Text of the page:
‘There is no easy way to say this,’ she says. ‘I want to write.’

I don’t know what to say.

‘The other day, I was on my own, walking down the beach in Portmarnock, when I had this epiphany,’ Evelyn says. ‘I suddenly knew I wanted to write.’

Her eyes shine as she says this.

‘A novel,’ she adds.

Oh, dear God, I think. ‘That’s great,’ I say.

‘And I’m here to ask for your help,’ she says.

Feck it, I think. ‘I see,’ I say.

‘You’ve written loads of novels, you’re the ideal person to teach me how it’s done.’

I feel terror take hold of me, a bit like in the days in school when I knew I was next to be asked a question on a subject I had not studied. ‘Me?’

‘Who else? I don’t know any other writers,’ Evelyn says.

And this is the evening I’ve put aside – since my beloved is out at a musical event – to watch golf on television.

‘Look, I’m delighted to hear your plans,’ I say, ‘but I’m probably not a very good teacher…’

‘Have you ever tried?’

‘No, but you see, even if I did try, I’m not sure a lot of the time what I do or why I do it,’ I say lamely. ‘It just sort of…comes out…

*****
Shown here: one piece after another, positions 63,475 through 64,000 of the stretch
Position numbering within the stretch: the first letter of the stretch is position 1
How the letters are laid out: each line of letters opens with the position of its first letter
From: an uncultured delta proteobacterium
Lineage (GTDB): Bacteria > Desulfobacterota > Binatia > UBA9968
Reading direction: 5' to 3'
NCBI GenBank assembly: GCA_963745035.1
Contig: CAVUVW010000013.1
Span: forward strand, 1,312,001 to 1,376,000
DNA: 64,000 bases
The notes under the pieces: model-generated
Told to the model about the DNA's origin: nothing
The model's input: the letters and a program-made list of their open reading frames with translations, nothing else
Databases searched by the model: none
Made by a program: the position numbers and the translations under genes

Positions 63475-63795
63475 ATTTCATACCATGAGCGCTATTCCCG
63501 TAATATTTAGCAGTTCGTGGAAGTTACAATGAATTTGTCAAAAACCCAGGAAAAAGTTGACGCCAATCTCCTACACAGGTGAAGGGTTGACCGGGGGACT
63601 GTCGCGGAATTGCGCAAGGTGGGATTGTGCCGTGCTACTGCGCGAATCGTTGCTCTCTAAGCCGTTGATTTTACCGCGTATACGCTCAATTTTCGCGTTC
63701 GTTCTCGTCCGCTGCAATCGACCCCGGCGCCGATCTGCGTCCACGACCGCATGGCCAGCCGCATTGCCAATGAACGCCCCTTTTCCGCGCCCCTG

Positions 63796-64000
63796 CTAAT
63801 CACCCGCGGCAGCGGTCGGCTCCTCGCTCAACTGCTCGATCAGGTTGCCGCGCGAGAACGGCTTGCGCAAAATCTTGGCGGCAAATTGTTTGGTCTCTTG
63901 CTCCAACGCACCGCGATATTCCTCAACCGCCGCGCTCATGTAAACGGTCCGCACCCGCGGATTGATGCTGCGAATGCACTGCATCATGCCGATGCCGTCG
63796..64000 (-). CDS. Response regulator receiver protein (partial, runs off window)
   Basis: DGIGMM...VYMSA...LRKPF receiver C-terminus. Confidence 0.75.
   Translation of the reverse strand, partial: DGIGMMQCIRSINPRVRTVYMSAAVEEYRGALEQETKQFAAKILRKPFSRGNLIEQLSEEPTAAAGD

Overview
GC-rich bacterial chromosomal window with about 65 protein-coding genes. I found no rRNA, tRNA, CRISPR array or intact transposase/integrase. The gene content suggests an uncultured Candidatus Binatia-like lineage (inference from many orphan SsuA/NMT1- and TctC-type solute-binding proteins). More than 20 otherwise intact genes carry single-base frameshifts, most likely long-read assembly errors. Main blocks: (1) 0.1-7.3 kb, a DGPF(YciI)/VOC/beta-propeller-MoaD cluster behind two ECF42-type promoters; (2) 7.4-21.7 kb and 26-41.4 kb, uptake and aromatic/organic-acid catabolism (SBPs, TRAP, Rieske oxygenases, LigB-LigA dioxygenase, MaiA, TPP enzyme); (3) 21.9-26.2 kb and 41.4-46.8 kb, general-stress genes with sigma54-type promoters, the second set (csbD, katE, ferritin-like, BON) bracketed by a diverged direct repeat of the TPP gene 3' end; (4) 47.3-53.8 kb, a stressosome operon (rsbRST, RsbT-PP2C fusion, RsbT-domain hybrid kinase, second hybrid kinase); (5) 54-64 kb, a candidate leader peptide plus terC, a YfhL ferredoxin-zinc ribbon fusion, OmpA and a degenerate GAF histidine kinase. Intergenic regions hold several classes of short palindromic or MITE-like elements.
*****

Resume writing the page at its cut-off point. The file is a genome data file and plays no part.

‘But you must have some clue.’

It’s as if I’m an imposter. I just sit, unable to respond, yet knowing that I have to say something. This is my neighbour, my friend, asking a favour of me.

‘I mean, how does it happen?’ Evelyn asks. ‘That’s what I’m asking you to tell me!’


‘Do you know how it happens?’ Evelyn then asks, not unkindly. ‘I mean, I’m not being rude, I hope, but surely there must be some rules, or guidelines, or principles you follow that you can share with me. You can’t work in total darkness.’

I have become short of breath, as if I’ve been caught out in something, as if word has just come down that the headmaster wishes to see me.

‘You know, I could be the next Margaret Atwood,’ Evelyn says.

I feel as if I’m sinking beneath the weight of someone else’s destiny.

‘I have this strong urge,’ she says. ‘I just need someone to help me start. Some tips! Come on!’

I consider, without chivalry, pleading the burden of my commitments and the lack of sufficient hours in the day for my own purposes; but then I recall the opinion of members of my own family, seldom muted, that my life is one of borderline indolence heavily disguised as literary endeavour.

‘I’ve read all your books,’ Evelyn says. ‘They must come out of somewhere!’

She has, as women tend to, seized upon the central point of my conundrum. I might well be in charge of what I do when I’m doing it, but that fragment of competence then quickly vanishes as the next problem in the writing presents itself. I have recently sent to my patient publishers, Sandstone Press, my new novel, Freedom is a Land I Cannot See, but my occasional attempts to see from where that novel came – to identify its genealogy, as it were – have proved futile.